Pat DeVries and Sister Betty McLellan were casual friends when they first met at Holy Names College decades ago, but even as their lives diverged onto different paths, the two women formed a strong, deep friendship that continues to this day.
DeVries, 90, grew up in Otis Orchards and went to Holy Names College in Spokane to become a teacher. McLellan, 93, grew up in Butte and planned to study sociology. “At that time, I wanted to go to a Catholic College and there wasn’t one nearby in Montana,” McLellan said.
The two met and bonded over their shared Halloween birthday. “I heard about someone who had the same birthday I did,” DeVries said. “I wanted to meet her. She was a junior and I was a frosh.”
The two were friendly, but not particularly close. DeVries left college to get married and started a family. McLellan switched her major to education to become a teacher and after she graduated, she became a Catholic nun.
McLellan said it was a college retreat that convinced her to consider entering the convent and becoming a nun. “I really admired and appreciated the sisters,” she said. “It was something I had resisted thinking about for a long time.”
DeVries would eventually have seven children with her husband Bill. When her son Patrick enrolled in first grade at Sacred Heart School, McLellan was his teacher. “The friendship came alive again,” DeVries said. “I remember going to Betty’s classroom after school just to visit.”
The Sisters of the Holy Names didn’t participate in many public activities at the time, McLellan said. That made her cherish her friendship with DeVries all the more. “We ended up having a lot of conversations, a lot,” she said. “Pat was always outgoing and interested in my life and the life of the sisters. In those days, we were more cloistered. We were quite strict back then.”
DeVries was a stay-at-home mother and her husband worked as a long-haul truck driver for Wheaton Van Lines for 10 years, which meant that he was only home for a visit every two months. DeVries said she remembers being sad when her children went back to school in the fall while other mothers she knew were celebrating it. “I loved the summer,” she said. “We had a good time.”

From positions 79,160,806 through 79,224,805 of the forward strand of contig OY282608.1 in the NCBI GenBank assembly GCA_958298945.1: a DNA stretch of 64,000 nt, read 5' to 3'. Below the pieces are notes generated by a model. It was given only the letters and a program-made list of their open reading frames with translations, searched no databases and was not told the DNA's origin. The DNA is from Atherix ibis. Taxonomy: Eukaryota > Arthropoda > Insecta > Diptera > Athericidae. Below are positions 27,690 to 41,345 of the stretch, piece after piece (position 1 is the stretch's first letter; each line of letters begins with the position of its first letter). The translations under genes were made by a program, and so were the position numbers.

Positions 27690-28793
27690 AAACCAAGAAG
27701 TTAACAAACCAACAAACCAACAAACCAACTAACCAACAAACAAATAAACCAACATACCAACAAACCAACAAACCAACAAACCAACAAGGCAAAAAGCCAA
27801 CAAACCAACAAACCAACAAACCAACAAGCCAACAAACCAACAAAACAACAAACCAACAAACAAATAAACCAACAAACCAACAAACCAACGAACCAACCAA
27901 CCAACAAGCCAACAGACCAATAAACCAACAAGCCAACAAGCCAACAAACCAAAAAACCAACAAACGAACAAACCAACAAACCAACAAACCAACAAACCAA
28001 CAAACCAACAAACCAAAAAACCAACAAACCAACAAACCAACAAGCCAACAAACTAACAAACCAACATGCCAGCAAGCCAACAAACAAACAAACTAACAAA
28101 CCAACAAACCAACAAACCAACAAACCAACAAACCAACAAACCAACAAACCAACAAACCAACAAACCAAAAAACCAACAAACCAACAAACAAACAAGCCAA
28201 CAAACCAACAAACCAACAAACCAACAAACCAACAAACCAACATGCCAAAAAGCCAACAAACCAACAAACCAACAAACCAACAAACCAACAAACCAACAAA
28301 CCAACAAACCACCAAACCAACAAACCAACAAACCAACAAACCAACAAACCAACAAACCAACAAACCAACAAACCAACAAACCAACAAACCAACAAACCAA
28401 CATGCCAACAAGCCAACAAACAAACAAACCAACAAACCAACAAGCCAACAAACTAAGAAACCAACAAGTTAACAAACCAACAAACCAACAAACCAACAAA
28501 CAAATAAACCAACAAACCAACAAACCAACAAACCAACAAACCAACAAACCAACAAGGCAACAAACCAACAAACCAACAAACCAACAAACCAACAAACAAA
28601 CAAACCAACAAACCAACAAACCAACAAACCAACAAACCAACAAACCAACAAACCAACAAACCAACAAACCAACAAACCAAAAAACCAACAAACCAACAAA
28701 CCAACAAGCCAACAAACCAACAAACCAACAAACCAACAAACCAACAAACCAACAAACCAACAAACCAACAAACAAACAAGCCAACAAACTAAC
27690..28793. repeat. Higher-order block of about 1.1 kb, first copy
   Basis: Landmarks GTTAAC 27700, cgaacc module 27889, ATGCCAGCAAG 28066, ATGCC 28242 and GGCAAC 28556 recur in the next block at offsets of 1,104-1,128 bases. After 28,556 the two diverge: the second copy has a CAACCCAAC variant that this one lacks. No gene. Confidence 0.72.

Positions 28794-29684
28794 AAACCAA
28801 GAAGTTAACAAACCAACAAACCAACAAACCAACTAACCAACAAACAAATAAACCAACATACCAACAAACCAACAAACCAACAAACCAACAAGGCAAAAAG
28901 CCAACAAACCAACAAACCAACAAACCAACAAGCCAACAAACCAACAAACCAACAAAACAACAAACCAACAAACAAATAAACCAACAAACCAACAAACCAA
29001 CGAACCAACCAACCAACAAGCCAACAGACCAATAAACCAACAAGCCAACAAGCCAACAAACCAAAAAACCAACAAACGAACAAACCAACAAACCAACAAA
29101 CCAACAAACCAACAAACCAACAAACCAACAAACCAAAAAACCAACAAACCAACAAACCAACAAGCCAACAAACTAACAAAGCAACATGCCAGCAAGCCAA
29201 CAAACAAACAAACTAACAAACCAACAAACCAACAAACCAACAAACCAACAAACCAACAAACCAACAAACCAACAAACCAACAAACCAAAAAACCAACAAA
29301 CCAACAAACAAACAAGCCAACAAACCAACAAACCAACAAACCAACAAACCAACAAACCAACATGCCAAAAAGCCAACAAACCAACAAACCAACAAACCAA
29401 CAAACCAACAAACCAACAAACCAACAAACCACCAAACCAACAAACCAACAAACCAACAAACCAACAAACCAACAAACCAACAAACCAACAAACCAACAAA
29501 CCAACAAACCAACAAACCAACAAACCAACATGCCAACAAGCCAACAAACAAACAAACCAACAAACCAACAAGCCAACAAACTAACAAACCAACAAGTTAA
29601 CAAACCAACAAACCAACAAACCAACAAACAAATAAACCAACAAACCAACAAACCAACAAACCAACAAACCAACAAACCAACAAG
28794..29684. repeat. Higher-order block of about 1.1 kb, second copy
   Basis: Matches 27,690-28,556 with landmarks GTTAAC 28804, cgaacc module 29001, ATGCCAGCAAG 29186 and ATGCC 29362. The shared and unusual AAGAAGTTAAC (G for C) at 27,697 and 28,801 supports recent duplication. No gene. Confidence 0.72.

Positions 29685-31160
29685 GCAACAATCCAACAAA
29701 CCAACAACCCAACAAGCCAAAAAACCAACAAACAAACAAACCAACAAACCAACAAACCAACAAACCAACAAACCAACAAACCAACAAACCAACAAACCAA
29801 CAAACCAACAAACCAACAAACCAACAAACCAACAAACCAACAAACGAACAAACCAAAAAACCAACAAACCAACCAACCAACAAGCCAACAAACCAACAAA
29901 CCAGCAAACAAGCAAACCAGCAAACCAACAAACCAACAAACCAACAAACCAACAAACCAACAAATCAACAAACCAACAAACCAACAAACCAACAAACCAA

With her husband gone, her friendship with McLellan became even more important. “Our friendship was a blessing from the beginning,” DeVries said. “Betty is more of a sister to me, because I never had any.”
After Vatican II in the mid-1960’s, the nuns became freer to interact with people. It wasn’t unusual for DeVries to host several of the sisters, still in full habit, at her lake home. “Pat always included us,” McLellan said. “We shared good times and hard times.”
And their friendship continued to grow. “Pat always welcomed my friends and family to her home,” McLellan said. “My dad thought Pat was A No. 1 and she was.”
Along the way McLellan spent so much time with DeVries and her family that her children consider her a second mother, said DeVries’ daughter, Karen DeVries. “Betty would come along on family vacations with all seven kids,” she said. “She was a trooper.”
McLellan’s family lived far away, so DeVries and her family became McLellan’s family. “She helped raise the children,” DeVries said.
McLellan worked as a teacher for 30 years, then worked as an administrator for the Sisters of the Holy Names for another 30 years before retiring in 2016. McLellan said it just made sense to keep working.
“I had the energy, then, to do it,” she said. “When we retire, we don’t have grandkids to visit.”
Several years ago the Sisters of the Holy Names, who were all getting on in years, sold their convent and moved into the South Hill Village. DeVries moved to the same facility in January 2020 after giving up her home of 70 years, which was a difficult decision.
“I loved my house,” DeVries said. “It had lots of memories.”
“I had Sunday dinners there for more than 30 years,” McLellan said.
Still, getting to live down the hall from McLellan made the move easier for DeVries.
“That helped, because we eat dinner together and I know some of the other sisters,” she said.
As the women live out their retirement years together, they sometimes reflect on the importance of their lifelong friendship.
“It’s one of the greatest blessings of my life,” McLellan said. “You can’t buy friendship. You can’t even earn it. It’s a total gift and I am very, very grateful.”
DeVries said their friendship has also meant a great deal to her. “in all these years, we’ve never had an argument,” she said. “It’s been huge in my life because I didn’t have brothers and sisters.”
Nina Culver can be reached at firstname.lastname@example.org
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